Vintage linens piled up on the floor around me as I pulled them out of the pale green wooden cabinet. I was looking for just the right piece, even though I had no idea what it would be. But I knew I’d know it when I saw it.
Most of the linens have flowers embroidered on them, I put aside a pillowcase that was a possibility and a tablecloth with blue flowers printed on it. Then I remembered the Victorian Women. I knew I had several linens with Victorian Women embroidered on them.
When I pulled out the apron, my search was over.
It’s like the pieces of the puzzle fell into place. Although I didn’t know what the pieces were until I finished the apron.
The apron with the Victorian woman and umbrella was gathered at the apron string as most aprons are. But I wanted it to hang flat on my body so the words would be visible. The first thing I did was cut the apron string off and replace it with a piece of muslin.
I thought I’d write the words with marker than paint them, but as I drew the words, I liked how the woman was still visible through the sketchy marker. I also liked the feeling of spontaneity.
The apron is a symbol of women and their traditional place in society. It would cover the part of my body that the government is trying to have control over. And it’s a form of protection.
The apron also made me think of the Carl Sanberg Poem Aprons Of Silence, which inspired one of my early quilts, with the same name.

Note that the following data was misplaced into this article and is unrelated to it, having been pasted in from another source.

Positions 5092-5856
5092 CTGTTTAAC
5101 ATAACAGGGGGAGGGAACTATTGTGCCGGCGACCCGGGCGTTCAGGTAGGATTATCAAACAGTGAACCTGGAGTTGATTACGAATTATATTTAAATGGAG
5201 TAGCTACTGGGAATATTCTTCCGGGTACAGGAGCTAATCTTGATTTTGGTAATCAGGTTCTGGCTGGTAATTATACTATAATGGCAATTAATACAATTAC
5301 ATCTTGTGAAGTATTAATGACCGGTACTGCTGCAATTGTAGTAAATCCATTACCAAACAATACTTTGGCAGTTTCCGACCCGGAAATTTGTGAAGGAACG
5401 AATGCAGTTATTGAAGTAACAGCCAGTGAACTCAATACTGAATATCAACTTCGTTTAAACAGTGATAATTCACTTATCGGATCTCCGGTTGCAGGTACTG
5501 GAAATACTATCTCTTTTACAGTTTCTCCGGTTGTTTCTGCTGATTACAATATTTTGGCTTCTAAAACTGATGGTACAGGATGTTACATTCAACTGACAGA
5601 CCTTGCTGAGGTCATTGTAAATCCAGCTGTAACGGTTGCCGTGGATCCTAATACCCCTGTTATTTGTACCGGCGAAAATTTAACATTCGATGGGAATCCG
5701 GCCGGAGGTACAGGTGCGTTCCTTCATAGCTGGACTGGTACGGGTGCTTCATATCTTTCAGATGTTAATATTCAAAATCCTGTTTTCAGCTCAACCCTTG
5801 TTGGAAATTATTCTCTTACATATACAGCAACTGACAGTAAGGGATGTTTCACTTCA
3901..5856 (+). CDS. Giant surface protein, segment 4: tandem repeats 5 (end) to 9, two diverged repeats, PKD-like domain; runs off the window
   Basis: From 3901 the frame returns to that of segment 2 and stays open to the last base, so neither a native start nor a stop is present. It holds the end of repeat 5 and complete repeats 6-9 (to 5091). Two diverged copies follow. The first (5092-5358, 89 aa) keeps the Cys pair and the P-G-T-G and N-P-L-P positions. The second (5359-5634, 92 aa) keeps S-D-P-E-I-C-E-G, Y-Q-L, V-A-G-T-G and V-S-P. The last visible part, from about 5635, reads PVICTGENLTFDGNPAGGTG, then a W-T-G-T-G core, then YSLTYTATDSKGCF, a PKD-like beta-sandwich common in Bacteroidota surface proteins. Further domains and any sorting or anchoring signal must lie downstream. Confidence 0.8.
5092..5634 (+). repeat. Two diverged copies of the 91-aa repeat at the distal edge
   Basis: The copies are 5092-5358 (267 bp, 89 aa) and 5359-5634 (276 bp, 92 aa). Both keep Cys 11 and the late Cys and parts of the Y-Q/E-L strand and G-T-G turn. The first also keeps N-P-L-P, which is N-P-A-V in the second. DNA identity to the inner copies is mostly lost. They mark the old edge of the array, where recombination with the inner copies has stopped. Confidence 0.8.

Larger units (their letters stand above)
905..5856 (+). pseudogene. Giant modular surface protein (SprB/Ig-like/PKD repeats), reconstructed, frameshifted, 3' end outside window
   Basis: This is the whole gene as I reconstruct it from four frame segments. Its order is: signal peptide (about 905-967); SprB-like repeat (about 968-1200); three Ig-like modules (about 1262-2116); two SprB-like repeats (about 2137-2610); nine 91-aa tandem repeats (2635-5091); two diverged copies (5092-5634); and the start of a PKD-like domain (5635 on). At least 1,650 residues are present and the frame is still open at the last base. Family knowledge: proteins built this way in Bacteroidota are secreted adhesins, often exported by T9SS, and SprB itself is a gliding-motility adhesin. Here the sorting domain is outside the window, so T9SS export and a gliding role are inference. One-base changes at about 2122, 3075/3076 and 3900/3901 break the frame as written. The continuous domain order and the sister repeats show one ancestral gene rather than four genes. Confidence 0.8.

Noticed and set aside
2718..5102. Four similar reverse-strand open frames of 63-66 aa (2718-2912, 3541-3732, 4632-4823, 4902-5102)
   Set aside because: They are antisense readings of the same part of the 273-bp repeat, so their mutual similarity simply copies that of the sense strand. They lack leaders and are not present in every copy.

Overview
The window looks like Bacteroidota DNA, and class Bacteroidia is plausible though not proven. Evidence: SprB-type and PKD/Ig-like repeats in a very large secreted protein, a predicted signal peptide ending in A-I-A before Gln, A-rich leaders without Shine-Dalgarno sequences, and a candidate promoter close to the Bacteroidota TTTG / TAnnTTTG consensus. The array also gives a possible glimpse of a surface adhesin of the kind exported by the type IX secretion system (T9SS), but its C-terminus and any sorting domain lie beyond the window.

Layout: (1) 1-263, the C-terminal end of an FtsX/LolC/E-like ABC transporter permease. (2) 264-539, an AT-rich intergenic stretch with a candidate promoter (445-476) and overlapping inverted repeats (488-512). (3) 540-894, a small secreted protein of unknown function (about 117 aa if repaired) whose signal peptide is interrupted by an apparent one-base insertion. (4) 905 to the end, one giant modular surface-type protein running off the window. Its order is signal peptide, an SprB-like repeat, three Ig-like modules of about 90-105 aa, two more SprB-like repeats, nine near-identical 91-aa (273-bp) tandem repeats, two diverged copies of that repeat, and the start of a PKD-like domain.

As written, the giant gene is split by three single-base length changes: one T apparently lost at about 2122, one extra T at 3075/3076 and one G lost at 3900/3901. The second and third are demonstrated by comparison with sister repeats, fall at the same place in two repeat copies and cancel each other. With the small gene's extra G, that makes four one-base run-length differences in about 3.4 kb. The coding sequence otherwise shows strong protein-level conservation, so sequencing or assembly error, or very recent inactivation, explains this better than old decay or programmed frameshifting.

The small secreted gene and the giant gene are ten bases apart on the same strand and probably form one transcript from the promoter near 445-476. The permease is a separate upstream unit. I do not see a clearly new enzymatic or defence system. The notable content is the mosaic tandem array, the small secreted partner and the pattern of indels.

I am determined, although not always successful, not to be silenced about anything in my life anymore, including when it comes to my right to have control over my body, and essentially, my life.
I wore the apron to the Bans Off Our Bodies rally in Glens Falls Saturday afternoon.
I’ll admit I’m never comfortable when it comes to the “call and answer” that goes on in any big gathering. Even at concerts, I’m not one to sing along. Maybe it reminds me of being in church where I was taught to say things I never really understood. Or maybe it’s the legacy of my own inability to speak up.
So I kept to applauding and zagareeting when I was moved, and I made my feelings known with the apron tied around my waist.
When I got home, I hung the apron in my studio for the next march or rally.